Germany and the Germans by John Ardagh
5 Comments on “Germany and the Germans by John Ardagh”
There used to be a Palatino BQ that Berthold (the real, German one) marketed at the beginning of the 1990s, and which looked a lot more like the metal and phototypesetting versions than the “toned down” Adobe one. It was a PS font, and I doubt it was ever upgraded to OT.
That’s correct, Stéphane. Palatino BQ was made in 1992, shortly before H. Berthold AG went bankrupt. Just like Berthold’s phototype version, which provided the basis, it harked back to Zapf’s original design as released by Stempel in 1950. Here’s an overview of the basic roman glyphs from Palatino BQ.
Here’s the catch, though: The “toning down” didn’t start with Adobe. Already in the 1950s, Zapf himself revised his design, and tamed some of the more calligraphic glyphs, following the preferences of two American designers. Here’s a comment I recently posted on Typedrawers:
On Zapf’s first visit to the U.S. in 1951, W.A. Dwiggins and typographer Franz C. Hess suggested to alter several letterforms. In addition to p q [seriffed descenders] w [apex no longer above x-height], this also affected s S (no horizontal middle segment), v y (bilateral left serif), and E F (seriffed middle bar). Hess was the first adopter of Palatino in the U.S. and crucial in its popularization. The revised letterforms were produced by Stempel as foundry type for Anglo-American markets and were made available as alternates elsewhere, too. The tamed glyphs probably also provided the basis for the adaptation by the American Linotype in 1956, and subsequently for most digital versions. Berthold used to have a digital version (and previously a phototype version) based on the 1950 cut, but it is no longer distributed.Most of this information is taken from Nikolaus Weichselbaumer’s book, which I can wholeheartedly recommend, especially for its wealth of such well-researched detail facts.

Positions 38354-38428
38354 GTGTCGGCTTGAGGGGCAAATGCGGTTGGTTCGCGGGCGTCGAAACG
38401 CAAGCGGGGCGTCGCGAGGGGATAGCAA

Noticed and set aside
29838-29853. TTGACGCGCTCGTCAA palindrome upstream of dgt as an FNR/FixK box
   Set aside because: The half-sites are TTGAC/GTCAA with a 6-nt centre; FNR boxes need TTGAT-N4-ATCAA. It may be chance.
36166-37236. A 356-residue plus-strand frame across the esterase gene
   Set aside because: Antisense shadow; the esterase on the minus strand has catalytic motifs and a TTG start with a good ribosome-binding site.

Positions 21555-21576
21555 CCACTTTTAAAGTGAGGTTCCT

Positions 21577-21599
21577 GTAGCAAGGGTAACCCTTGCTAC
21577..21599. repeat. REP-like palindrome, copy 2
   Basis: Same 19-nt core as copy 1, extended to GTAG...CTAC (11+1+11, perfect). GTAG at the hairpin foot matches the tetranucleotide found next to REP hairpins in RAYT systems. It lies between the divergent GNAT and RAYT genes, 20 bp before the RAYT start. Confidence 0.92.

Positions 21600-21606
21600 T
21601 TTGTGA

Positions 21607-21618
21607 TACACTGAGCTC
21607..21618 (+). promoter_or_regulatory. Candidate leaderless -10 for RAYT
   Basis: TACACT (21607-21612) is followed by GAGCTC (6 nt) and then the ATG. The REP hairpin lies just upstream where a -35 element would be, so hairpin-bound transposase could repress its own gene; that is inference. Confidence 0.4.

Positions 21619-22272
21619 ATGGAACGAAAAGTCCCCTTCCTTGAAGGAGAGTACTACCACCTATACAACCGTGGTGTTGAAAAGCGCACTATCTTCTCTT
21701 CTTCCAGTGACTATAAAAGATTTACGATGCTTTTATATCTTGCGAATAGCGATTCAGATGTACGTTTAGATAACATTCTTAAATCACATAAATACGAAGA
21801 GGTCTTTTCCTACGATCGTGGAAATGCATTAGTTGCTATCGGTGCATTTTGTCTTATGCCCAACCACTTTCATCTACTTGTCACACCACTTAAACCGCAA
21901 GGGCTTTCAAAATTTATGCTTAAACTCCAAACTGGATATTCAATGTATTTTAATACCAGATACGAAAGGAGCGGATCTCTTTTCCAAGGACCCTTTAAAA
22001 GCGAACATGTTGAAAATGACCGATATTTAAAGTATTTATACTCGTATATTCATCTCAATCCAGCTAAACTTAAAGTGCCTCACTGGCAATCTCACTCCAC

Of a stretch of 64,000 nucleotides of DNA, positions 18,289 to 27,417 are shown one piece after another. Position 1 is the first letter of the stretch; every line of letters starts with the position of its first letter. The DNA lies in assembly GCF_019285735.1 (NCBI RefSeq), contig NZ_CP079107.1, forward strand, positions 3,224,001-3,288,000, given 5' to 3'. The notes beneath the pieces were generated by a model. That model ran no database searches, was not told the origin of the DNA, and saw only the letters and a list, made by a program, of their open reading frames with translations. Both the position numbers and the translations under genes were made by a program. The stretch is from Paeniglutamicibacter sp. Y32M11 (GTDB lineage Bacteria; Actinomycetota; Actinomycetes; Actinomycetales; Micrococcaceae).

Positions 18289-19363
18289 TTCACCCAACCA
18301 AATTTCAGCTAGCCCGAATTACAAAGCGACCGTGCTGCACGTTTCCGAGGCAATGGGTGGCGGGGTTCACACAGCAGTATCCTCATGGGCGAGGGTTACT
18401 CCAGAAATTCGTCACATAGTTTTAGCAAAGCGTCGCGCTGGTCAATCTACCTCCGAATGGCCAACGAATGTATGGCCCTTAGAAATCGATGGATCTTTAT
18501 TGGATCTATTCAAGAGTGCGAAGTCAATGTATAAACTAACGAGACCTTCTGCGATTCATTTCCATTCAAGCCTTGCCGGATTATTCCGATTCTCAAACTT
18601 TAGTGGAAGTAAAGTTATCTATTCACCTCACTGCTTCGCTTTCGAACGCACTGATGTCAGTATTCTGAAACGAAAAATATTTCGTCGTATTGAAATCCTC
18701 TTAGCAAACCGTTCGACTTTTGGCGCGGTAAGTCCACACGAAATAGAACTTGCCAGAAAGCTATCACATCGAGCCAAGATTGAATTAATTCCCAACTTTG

Weichselbaumer’s book is near the top of my long list of things to purchase. In the meantime Robert Bringhurst’s own exhaustive recent study of Palatino was a pleasure to read. My own collection of Zapfiana is spilling into its second IKEA Kallax cubelet.
Actually, the Berthold version is available free on various web sites, under various names. The best version I have found is named 'Palmer’, and there is also one called 'Palio’. I have edited the glyphs where they were corrupt, and I now have the complete set. There is also an 'Aldus BQ’ that is slightly different from the one sold by Linotype.
You may be able to find and download files of Berthold’s version and derivatives thereof, but that doesn’t give you a valid license to use these fonts. If it’s for your private study, that might be inconsequential. As soon as it’s about producing published work, I strongly recommend to steer clear of abandonware and unlicensed copies floating around on the internet, in your own interest and that of your clients.
There is no 'owner’ for these fonts anymore, and I use them as I see fit.